China is a major player in the development, construction and operation of Generation III nuclear reactors, with 48 nuclear power reactors in operation (32 of which were built in the last decade) and 12 under construction. China is also pressing ahead with indigenous nuclear reactor designs. China National Nuclear Corporation (CNNC) and China General Nuclear Power Group (CGN) have combined their forces to design the Hualong One (based on ACP 1000 and ACPR1000+), a Generation III reactor design, which is under construction domestically and marketed for export. State Nuclear Power Technology Corporation (SNPTC) has developed CAP 1400, an evolution of the Westinghouse AP1000 technology imported from the United States. In addition, CNNC and CGN are also both developing small modular light water reactor designs. Finally, China is also actively conducting research, development and demonstration of Generation IV nuclear reactors, including the demonstration of the HTR-PM, a high temperature reactor at Shidaowan, and the Chinese Demonstration Fast Reactor, a fast reactor, at Xiapu. China’s significant capabilities in Generation III & IV nuclear reactors are a likely reason these nuclear technologies were added to the updated Catalogue.

China is also leveraging its domestic construction experience in seeking to enhance its nuclear export footprint. Karachi 2 and 3 (in Pakistan) are the first export of China’s Hualong One design, with construction of unit 2 beginning in 2015 and unit 3 in 2016. The units are scheduled for commercial operation in 2021 and 2022. Chinese companies are also negotiating agreements to export the Hualong One to Argentina and the CAP1400 to Turkey and are licensing the Hualong One in the United Kingdom.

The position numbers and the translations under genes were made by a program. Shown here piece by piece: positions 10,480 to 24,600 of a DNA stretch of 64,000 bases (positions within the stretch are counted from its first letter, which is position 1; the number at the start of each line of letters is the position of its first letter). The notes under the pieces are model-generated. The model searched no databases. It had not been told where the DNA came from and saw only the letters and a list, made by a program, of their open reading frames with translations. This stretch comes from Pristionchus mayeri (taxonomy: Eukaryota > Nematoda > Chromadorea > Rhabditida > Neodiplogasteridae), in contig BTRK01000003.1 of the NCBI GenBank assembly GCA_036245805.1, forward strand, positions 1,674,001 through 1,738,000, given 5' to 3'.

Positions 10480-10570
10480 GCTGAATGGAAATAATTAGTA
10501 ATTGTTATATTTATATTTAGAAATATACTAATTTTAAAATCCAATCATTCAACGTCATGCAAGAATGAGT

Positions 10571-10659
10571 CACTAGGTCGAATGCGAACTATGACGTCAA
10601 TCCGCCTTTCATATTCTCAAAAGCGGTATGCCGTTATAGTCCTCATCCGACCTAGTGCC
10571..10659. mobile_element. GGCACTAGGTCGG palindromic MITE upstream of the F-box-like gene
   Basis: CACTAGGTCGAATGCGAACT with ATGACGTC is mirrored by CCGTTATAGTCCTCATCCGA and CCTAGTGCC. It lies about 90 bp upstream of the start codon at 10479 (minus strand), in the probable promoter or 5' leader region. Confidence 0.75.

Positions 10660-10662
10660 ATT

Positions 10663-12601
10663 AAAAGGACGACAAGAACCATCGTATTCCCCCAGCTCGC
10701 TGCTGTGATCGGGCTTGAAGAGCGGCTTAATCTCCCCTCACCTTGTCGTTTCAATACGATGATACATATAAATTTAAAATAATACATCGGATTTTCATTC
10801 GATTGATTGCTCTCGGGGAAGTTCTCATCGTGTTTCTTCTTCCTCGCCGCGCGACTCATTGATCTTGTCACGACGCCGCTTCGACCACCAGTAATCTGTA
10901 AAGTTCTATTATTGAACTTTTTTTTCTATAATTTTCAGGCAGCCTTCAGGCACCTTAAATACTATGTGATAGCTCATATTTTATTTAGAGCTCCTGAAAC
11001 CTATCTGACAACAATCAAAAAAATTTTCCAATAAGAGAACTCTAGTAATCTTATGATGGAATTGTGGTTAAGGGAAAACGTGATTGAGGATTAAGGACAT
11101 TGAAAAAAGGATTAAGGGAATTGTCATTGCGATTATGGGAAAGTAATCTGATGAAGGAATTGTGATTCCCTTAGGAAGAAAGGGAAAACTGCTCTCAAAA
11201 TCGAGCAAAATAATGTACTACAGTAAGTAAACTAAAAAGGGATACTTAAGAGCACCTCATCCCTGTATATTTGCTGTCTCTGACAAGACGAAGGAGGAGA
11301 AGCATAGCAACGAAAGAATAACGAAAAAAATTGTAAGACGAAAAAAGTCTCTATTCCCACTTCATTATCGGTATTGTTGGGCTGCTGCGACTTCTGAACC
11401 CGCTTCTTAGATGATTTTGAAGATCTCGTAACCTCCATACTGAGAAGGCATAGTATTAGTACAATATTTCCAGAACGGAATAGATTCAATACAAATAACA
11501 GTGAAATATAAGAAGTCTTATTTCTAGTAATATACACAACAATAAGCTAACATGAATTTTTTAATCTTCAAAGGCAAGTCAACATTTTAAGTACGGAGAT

Adding technologies related to Generation III & IV nuclear reactors to the restricted category of the updated Catalogue does not necessary mean that China will block the export of such technologies. Rather, the export of such technologies will be subject to substantial review by MOFCOM prior to the negotiation of the contracts and a technology export license issued by MOFCOM. In a statement, MOFCOM stated that the main purpose of the revisions to the Catalogue is to “regulate the export of technologies, promote technological improvement and expand economic and technological exchanges with foreign countries while safeguarding national economic security.”